BeijingMan aka Kippo

List of BeijingMan Postings

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DiYiCheng Culture Park
PICTURE STORY - ALL-IN-ONE CULTURE PARK

We escaped from Beijing and drove 70km (45miles) highway East to Xiang He, “Fragrant River”, which belongs to Hebei province. In an hour we arrived and found the main gate of DiYiCheng "Grand Epoch City". Meeting of Group of 20, G20 was held there a some years ago.

It is a large tourism and movie-making park, surrounded by 5 km of walls. It has 22 palaces and halls, a lake, water channels, parks and a red 5-star hotel. A lot to see and perfect place to go for photo safari into Chinese traditional culture. DiYiCheng has scale!


Above-1: DiYiCheng Culture Park.
Main gate to is in front of parking place.


Above-2: DiYiCheng Culture Park.
This red building is a 5-star hotel inside DiYiCheng.


Above-3: DiYiCheng Culture Park.
For Chinese Qilin is about imagination and luck. Qi = male, Lin = female.

Qilin is Chinese legendary animal which "has dragon head, deer horn, lion eyes, tigers back, bear waist, snake skin, horse feet and pig tail. Female Qilin often has one horn. Qilin is always kind. It's a symbol of good luck which pushes away disasters. Qilin comes only when times are peaceful, and when a great man is born".

You can find lots of Qilin in Beijing where they compete with door lions. You can see Qilins and lions in pairs in front of banks and office buildings, usually smaller than these two Qilins in DiYiCheng.


Above-4: DiYiCheng Culture Park.
In real life these bridges look even sweeter than in these pictures.


Above-5: DiYiCheng Culture Park.
Duck boats. Big red building is 5-star hotel.


Above-6: DiYiCheng Culture Park.
Corridors built on water, surrounded by lotus flowers. It was a sunny day and walking in the shadow of corridors was convenient.


Above-7: DiYiCheng Culture Park.
Red and green.


Above-8: DiYiCheng Culture Park.
Another good luck Chinese Qilin. No horn, maybe a male.


Above-9: DiYiCheng Culture Park.
At red hotel's yard the main elements are water and fountains.


Above-10: DiYiCheng Culture Park.
Red hotel looks Chinese, impressive.


Above-11: DiYiCheng Culture Park.
Noisy acrobatic show.


Above-12: DiYiCheng Culture Park.
Watch shows, walk around, get surprised.


Above-13: DiYiCheng Culture Park views.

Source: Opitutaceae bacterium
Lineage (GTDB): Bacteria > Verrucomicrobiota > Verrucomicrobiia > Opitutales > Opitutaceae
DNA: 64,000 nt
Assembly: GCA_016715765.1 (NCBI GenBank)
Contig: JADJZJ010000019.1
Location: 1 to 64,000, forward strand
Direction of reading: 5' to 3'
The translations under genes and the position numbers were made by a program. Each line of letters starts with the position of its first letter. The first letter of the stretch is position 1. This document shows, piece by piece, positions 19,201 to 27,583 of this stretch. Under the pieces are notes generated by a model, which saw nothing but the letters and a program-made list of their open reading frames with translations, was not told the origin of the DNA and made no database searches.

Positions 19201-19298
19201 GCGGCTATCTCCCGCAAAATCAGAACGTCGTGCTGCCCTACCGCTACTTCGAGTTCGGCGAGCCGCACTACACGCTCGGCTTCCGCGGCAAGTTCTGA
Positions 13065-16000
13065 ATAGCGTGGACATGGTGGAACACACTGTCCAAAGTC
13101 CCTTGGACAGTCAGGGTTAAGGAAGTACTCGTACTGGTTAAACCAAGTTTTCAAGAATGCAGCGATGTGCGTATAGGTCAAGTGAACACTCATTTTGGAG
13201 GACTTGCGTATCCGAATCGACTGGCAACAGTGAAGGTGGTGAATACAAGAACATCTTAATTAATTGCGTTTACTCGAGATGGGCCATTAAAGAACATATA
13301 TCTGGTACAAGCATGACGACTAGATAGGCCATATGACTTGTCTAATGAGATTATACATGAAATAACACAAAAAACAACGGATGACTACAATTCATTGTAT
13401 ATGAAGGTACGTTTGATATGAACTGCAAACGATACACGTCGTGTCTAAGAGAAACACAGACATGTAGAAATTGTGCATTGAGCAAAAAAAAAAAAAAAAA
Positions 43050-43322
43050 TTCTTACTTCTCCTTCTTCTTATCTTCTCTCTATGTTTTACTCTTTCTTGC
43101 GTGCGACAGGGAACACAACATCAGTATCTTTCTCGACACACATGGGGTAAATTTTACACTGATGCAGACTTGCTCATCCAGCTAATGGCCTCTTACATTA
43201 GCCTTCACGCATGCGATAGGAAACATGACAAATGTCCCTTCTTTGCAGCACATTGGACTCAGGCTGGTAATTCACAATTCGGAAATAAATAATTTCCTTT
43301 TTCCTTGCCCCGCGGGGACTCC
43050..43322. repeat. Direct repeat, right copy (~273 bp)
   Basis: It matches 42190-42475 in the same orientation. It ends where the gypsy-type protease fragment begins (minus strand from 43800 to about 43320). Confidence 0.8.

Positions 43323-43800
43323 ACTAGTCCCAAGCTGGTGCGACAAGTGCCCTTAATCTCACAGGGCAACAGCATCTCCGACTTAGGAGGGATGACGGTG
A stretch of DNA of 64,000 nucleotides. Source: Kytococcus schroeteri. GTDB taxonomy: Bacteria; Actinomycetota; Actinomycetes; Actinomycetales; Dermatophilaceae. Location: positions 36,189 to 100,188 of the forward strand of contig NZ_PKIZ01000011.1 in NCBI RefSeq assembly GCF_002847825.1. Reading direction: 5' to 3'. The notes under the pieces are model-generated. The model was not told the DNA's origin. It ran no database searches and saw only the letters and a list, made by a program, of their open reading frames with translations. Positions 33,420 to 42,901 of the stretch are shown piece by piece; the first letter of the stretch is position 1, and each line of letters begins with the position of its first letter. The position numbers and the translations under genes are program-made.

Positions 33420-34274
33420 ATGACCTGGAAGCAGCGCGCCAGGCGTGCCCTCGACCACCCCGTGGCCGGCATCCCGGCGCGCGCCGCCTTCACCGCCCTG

Above-14: DiYiCheng Culture Park has a lot to walk.


Above-15: DiYiCheng Culture Park views.


Above-16: DiYiCheng Culture Park walls are 5 km long.


Above-17: DiYiCheng Culture Park.
BeijingMan riding on Qilin! But on Dragon daily, he says.

=== === === === === ===

VISITED DiYiCheng Culture Park again (my third time).

Above-18: DiYiCheng Culture Park.
Both big Qilins (picture-3 above) had been vandalized. Both had two holes, 5-10 cm in diameter, in front and in the back of the body, through the body. Like sticks punched through.

This second visit was not as smooth as the first visit. We took rooms at big red 5-star hotel (picture-10). Suites were ok, had even own saunas. Problems came with services, too much "provincial mentality".

Firstly, lunch at DiYiCheng Culture Park's food street was not convincing. Some kitchens in restaurants were in bad shape and had cooks smoking while preparing dishes. Flies. It was an another world, while just one hour drive from Beijing.

Secondly, dinner at restaurant in the red 5-star hotel was not successful. I tried hard but it was too "rural" in spite of high price level. In the bill there was two extra dishes which I never saw, an incompetent try. The bill was corrected, no pay for no-show dishes.


Above-19: DiYiCheng Culture Park.
Long roads around golf garden.


Above-20: DiYiCheng Culture Park.
Hotel apartments around golf garden. Two 2-floor apartments in this building.


Above-21: DiYiCheng Culture Park.
Don't jump! Bed is hard as a stone. Adjust yourself.


Above-22: DiYiCheng Culture Park.
Golf garden.


Above-23: DiYiCheng Culture Park.
Roads around golf garden.


Above-24: DiYiCheng Culture Park.
Going around by a golf cart.


Above-25: DiYiCheng Culture Park.
Golf cart was hmm... fixed.


Above-26: DiYiCheng Culture Park views.


Above-27: DiYiCheng Culture Park.
Red hotel.


Above-28: DiYiCheng Culture Park.
Red hotel looks impressive. Up-floor suites have two rooms, sauna and a wide balcony. Good view over the culture park.


Above-29: DiYiCheng Culture Park.
Meeting hall.


Above-30: DiYiCheng Culture Park.
Services.


Above-31: DiYiCheng Culture Park.
Dragon fountain, my favorite.


Above-32: DiYiCheng Culture Park.
Dragon fountain, my favorite.


Above-33: DiYiCheng Culture Park.
Dragon fountain, my favorite.


Above-34: DiYiCheng Culture Park map, click to enlarge.


Above-35: Goodbye DiYiCheng Culture Park.
Highway back to Beijing, one hour drive.


Above-36: Bacon, no eggs, rolling to Beijing.


Grand Epoch City - DiYiCheng at Xiang He
+ Not a small culture park, good target for photo safari
+ One hour drive from Beijing, not too crowded, shows
+ Palaces, fountains, statues
- Services, restaurants, better make it a picnic
**** GOOD FOR FULL DAY PHOTO SAFARI AND PICNIC ****


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© BeijingMan aka Kippo 2012, 2013

1 comment:

Kevin Yu said...

Thank you for the very insightful posts.

Kevin